Mastercard Economics Institute: Economic Outlook 2023

10:31:50 AM | 12/27/2022

The Mastercard Economics Institute's released their annual forecast for the coming year which shows how a new multi-speed global economy will impact growth and consumer spending behavior. “Economic Outlook 2023” draws on a multitude of public and proprietary data sets, as well as models that are intended to estimate economic activity.

The report explores four themes that will continue to shape the global economic environment - high interest rates and housing, trading down and shopping around, prices and preferences, and shocks and omnichannel.

Key findings include: 

First, after years of a housing boom, higher interest rates are expected to squeeze cost of living budgets, shifting the way consumers spend broadly. In major developed countries, we expect housing-related spending as a share of goods to fall an estimated 4.5% over the course of 2023, below pre-pandemic levels.

Second, broad spending should remain resilient in the face of inflation, with consumers choosing wallet-friendly brands and chasing the best value. Globally, grocery shoppers made 31% more trips to the store this year compared to 2019 – partially to reduce food waste – while their average spend per visit is roughly 9% lower.

Third, as food and energy costs eat up a greater share of the consumer budget, lower-income households will feel an especially strong pinch. From 2019 to 2022, we saw discretionary spending by high income households grow nearly 2x as fast as lower-income households. However, much of this gap will diminish with the normalization in inflation. The Economics Institute expect inflationary pressure to ease next year, with the average inflation rate of developed economies falling from 7.1% YOY in Q4 2022 to 3.1% YOY in Q4 2023.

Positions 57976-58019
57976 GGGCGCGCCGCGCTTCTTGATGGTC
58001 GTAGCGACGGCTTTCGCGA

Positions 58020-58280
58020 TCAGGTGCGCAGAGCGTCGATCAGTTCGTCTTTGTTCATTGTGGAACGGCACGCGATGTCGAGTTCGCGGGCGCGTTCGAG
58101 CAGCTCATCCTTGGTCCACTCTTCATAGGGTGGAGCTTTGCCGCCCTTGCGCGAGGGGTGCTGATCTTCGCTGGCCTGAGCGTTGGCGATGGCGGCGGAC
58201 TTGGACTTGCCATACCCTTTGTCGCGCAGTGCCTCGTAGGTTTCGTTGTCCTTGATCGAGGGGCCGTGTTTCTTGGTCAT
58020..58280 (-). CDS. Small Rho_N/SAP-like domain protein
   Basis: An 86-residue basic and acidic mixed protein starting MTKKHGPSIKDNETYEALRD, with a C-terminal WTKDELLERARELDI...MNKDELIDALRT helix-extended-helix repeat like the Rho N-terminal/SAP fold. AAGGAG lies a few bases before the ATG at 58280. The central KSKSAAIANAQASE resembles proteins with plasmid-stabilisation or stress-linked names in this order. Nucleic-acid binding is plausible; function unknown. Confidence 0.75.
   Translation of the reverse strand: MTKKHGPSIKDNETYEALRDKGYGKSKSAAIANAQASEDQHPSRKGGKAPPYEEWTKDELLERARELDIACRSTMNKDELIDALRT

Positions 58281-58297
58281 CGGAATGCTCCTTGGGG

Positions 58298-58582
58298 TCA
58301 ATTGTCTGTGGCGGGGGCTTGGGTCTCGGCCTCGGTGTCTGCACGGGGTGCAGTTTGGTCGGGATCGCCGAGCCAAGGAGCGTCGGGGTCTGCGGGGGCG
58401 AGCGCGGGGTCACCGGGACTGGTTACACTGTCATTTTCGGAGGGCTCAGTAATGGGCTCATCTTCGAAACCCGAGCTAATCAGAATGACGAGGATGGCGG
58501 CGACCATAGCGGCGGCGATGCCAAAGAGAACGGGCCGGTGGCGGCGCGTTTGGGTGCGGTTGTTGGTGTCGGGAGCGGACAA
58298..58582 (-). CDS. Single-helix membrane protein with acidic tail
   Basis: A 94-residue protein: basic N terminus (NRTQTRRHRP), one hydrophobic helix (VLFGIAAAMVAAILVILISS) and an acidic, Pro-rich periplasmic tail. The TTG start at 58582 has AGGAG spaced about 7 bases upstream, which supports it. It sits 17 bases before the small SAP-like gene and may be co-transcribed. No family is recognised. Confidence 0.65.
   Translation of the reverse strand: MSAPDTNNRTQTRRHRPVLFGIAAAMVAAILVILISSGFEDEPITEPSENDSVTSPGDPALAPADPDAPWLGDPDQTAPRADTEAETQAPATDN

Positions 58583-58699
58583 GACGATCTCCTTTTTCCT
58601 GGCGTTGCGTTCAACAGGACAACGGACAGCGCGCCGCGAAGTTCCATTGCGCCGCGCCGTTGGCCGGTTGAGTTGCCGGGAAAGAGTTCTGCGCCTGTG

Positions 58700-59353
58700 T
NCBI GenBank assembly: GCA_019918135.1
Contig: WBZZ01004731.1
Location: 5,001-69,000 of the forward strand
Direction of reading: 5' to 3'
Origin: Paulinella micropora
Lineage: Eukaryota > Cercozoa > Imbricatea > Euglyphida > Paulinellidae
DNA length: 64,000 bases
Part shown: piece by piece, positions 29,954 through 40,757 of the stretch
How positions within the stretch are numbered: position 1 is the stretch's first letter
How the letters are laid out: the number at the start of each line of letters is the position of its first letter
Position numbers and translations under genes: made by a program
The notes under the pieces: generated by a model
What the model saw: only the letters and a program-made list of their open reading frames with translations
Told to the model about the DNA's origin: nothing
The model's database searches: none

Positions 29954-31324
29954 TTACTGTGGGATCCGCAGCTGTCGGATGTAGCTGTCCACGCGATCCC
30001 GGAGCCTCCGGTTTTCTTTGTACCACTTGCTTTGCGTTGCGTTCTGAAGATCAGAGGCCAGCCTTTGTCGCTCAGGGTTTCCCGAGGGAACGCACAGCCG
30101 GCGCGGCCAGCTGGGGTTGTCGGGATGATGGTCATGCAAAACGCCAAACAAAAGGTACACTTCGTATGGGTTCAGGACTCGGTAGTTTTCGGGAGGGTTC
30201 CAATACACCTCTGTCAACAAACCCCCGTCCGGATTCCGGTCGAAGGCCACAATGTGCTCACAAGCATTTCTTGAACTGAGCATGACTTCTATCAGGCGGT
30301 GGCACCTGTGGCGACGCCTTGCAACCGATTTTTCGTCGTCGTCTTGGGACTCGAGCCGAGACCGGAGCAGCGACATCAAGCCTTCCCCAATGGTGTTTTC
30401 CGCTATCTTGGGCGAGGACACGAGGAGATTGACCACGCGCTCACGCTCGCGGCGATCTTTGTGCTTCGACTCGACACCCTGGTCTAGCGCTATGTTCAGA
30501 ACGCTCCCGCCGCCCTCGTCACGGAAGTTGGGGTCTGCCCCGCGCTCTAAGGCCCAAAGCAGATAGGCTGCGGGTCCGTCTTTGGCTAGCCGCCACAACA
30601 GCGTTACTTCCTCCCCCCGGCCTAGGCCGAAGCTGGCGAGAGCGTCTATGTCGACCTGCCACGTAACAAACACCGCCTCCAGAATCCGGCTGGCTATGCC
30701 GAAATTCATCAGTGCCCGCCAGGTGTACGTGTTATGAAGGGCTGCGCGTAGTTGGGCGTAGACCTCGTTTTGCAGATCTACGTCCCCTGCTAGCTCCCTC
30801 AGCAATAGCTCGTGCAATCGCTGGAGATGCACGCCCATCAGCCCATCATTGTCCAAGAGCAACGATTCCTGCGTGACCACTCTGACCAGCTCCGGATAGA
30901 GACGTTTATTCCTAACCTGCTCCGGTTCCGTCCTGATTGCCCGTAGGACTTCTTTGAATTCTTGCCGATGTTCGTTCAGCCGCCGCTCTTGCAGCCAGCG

Fourth, businesses with an omnichannel presence are likelier to withstand shocks by meeting the customer where they want to shop. Our analysis suggests that having a multichannel presence provided 6-percentage point lift in retail sector sales through 2022. Small and large restaurants were saved from losing an additional 31% of sales during the height of lockdowns with their omnichannel presence. Similarly, small omnichannel clothing stores outperformed online-only and brick-and-mortar-only firms, growing 10% and 26% faster, respectively.

You can view the full Shifting Wallets: New consumer spending habits report here. Other reports from the Mastercard Economics Institute can be found here.  

D.A (Vietnam Business Forum)